I know it’s the Fourth of July by what we eat:  corn on the cobb, baked beans, potatoe salad, some kind of meat and watermelon.  Maybe we’ll add some kind of vegetable.  We might have potatoe salad a couple of other times a year.  But it’s likely the only time we’ll have baked beans.  We have a couple of other days, in our family, that we know by the food.  Thanksgiving will have turkey with all the trimmings.  It’s the trimmings that set it apart (as we do sometimes have turkey at other times).  Christmas Eve it’s fondue.  This is a slightly newer tradition (maybe less than 15 years) that originated when we were looking for a celebration meal that fit in between two evening services.  Those are the distinctive meals for our family.

Community meals are powerful.  Which is probably why Jesus has his followers gather around a shared meal — even if it’s become a pretty symbolic meal in our day.  This is where we are fed.  This is where we know who we are, gathered together around the bread and the wine.  This is what we do with Jesus.

Certainly it’s not the only thing we do with Jesus.  We care for each other.  We care for all of God’s creation.  But I think identity comes for us as we gather in community around the bread and the wine with which he feeds and sustains us.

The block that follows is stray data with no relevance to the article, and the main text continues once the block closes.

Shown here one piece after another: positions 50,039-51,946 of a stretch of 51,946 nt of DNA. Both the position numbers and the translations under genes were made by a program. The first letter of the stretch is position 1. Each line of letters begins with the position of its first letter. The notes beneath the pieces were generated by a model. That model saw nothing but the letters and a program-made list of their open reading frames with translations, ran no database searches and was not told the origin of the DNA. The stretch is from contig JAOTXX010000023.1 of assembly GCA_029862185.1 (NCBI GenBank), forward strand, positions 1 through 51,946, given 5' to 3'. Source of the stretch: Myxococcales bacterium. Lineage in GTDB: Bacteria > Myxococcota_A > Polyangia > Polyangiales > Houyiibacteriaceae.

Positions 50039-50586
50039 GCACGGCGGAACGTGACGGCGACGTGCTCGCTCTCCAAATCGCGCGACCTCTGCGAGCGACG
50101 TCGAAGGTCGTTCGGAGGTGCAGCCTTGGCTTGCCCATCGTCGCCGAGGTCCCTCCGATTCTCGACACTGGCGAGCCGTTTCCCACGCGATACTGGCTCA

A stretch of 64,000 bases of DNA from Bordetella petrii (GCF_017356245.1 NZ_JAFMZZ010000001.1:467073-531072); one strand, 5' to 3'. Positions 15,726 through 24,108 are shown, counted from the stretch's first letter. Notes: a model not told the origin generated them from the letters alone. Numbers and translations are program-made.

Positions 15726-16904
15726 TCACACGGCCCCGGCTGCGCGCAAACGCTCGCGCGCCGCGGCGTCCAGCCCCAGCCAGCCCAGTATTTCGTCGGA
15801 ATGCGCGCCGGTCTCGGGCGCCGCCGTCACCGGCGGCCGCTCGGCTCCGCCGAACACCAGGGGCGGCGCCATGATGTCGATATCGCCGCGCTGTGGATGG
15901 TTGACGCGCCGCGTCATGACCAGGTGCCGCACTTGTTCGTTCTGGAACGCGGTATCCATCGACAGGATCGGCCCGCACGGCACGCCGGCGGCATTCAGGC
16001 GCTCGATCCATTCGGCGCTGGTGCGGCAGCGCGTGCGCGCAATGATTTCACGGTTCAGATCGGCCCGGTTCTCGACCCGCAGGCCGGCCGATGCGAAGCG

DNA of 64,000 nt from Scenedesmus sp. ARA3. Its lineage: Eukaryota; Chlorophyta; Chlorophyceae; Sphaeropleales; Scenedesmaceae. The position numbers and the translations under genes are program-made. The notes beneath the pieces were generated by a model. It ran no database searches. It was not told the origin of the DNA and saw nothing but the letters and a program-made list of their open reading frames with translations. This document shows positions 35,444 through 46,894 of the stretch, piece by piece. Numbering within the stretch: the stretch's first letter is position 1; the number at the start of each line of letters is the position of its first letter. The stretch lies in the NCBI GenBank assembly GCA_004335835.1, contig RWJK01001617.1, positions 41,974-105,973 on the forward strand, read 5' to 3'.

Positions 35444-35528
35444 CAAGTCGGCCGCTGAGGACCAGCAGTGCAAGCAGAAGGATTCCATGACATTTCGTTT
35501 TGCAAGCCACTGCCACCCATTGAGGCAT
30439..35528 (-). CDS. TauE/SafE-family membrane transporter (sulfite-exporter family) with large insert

When we gather around these shared meals at home, sometimes we have company.  I’m pretty sure, for these meals, the company is usually either family or people who we consider to be like family.  Of course they eat with us.  Maybe it’s trickier at church.  But it seems to me early Christians understood themselves to have become a new family with a new, common identity in Jesus.  I guess we could look at our visitors in church as being people on the margin — not really a part of us.  But the whole point is that we are all invited to find a new home in Jesus.